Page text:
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December 19, 2012 | Amid tight budgets and an evolving publication landscape, the NCAR Library has been reviewing its collection of journal subscriptions, moving to online-only access and eliminating titles with limited use. The changes will be effective January 1.
Each year the library analyzes journal subscriptions with an eye toward identifying those titles that are most used and most relevant to UCAR and NCAR activities. Though the library’s budget has been relatively flat or slightly reduced for a number of years, a steeper cut for fiscal year 2013 prompted the cancellation of a significant number of journal titles. While several online services were also dropped this autumn, most were retained.
The library staff underwent a very thorough process in determining which journals will be discontinued, according to director Mary Marlino. Usage data, cost per download, the scope and impact factor of each journal, and the number of UCAR-authored papers within each journal were all considered. The library is shifting from a “just in case” collection policy to a philosophy of “just in time” service delivery, says Mary, with more reliance on interlibrary loan as necessary.
“We have to operate within our means,” she says. “However, I am extremely hopeful that we can do this without undue delays in getting people the resources they need.”
The most heavily used journal subscriptions will be retained and will be accessible online. An FAQ on the library website details the rationale for the culling process; it also links to Excel files that show the full lists of subscriptions and services canceled (get file) and retained (get file).
Some of the canceled titles may have had only one or a few uses per year while costing thousands of dollars, notes Mary. She emphasizes that the library is maintaining its commitment to provide the scholarship that NCAR & UCAR staff require. “If you want that obscure journal, we’ll be able to get it for you through interlibrary loan,” she says. “It will take a bit longer than before, but we are committed to making this service as painless as possible for our users.”
The shelves for current periodicals at the FL and ML libraries are being removed this month. Bound volumes of archived print journals will remain, says Mary, and users will still have access to online content for all years during which the library subscribed to a now-discontinued journal. Some of the canceled journals are also available through open access (see the FAQ for relevant lists.)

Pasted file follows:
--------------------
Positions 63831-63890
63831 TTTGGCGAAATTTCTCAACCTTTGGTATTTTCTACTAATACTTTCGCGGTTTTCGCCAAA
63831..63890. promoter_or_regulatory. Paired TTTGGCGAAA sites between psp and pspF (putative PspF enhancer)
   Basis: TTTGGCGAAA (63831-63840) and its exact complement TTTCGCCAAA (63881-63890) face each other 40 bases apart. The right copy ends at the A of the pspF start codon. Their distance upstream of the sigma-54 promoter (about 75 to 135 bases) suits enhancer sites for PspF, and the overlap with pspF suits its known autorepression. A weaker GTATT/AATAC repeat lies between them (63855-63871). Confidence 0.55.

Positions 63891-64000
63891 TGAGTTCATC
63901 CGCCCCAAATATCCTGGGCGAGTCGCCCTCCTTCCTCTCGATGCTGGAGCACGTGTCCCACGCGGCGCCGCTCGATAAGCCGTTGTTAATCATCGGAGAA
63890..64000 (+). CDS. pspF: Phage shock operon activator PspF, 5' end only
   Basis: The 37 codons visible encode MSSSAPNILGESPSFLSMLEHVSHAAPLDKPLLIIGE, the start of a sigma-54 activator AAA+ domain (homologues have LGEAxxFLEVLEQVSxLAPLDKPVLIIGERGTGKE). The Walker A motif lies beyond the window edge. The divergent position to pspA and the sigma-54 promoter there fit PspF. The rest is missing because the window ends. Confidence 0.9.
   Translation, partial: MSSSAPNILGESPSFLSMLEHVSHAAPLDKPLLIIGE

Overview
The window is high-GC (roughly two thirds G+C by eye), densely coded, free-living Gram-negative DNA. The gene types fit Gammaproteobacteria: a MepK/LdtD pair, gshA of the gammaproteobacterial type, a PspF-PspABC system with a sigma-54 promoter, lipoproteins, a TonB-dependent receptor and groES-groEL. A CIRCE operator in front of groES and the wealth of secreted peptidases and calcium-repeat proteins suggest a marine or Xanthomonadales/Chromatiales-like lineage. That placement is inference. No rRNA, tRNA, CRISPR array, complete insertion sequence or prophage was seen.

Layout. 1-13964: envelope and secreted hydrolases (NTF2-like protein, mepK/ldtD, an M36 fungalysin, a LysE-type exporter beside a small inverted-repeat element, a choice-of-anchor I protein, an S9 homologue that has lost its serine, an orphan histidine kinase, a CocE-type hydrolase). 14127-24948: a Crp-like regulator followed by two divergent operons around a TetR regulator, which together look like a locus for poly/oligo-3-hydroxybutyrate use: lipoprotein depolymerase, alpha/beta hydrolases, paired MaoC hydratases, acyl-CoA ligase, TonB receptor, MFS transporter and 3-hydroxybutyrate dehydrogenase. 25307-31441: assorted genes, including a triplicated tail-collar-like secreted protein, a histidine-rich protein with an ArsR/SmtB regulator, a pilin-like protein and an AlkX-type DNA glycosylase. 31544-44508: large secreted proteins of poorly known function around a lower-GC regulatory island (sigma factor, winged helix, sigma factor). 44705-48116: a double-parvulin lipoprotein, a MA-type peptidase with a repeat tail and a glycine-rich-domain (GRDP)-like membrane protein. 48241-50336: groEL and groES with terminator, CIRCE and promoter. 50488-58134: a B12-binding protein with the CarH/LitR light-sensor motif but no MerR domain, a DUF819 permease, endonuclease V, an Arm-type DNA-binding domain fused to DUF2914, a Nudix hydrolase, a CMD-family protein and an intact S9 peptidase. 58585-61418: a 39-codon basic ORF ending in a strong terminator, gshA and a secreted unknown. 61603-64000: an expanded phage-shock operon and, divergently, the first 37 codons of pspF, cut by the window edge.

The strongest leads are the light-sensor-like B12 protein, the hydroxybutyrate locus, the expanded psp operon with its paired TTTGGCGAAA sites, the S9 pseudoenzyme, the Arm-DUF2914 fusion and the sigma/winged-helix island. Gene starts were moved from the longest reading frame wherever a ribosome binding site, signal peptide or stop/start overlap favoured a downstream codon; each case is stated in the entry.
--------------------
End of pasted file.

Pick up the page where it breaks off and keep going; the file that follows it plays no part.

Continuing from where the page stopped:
“The NCAR Library is not alone,” says Mary. “This is happening with libraries all over, including Harvard.” A memorandum issued by the Harvard Library in April noted that the university was spending more than $3.7 million per year on subscriptions, with some titles costing up to $40,000 per year. The costs for some online journals and services have increased by as much as 145% in the last six years, according to the memo. The NCAR Library is facing similar price increases.
On a more positive note, a growing amount of scholarship is available through open access (OA) journals. Some federal agencies are requiring open access to research resulting from federal funding. As a result, universities and other research organizations are encouraging researchers to publish in OA journals. The NCAR Library’s OpenSky repository provides free access to a wide range of journal articles and other materials generated by UCAR, NCAR, and UCP scholarship. The library has also negotiated OA agreements with specific publishers. One of these is with Springer, which allows scientists to choose an Open Choice option at the time of publication.
Before finalizing their decisions, library staff consulted with the UCAR President’s Council, the Library Advisory Board, the NCAR Executive Committee, and the executive committee of the NCAR Scientists Assembly. “They all agreed that the cancellations were regrettable but necessary, given the current budget situation,” says Mary.
If you have any questions, contact Mary, ext. 8350.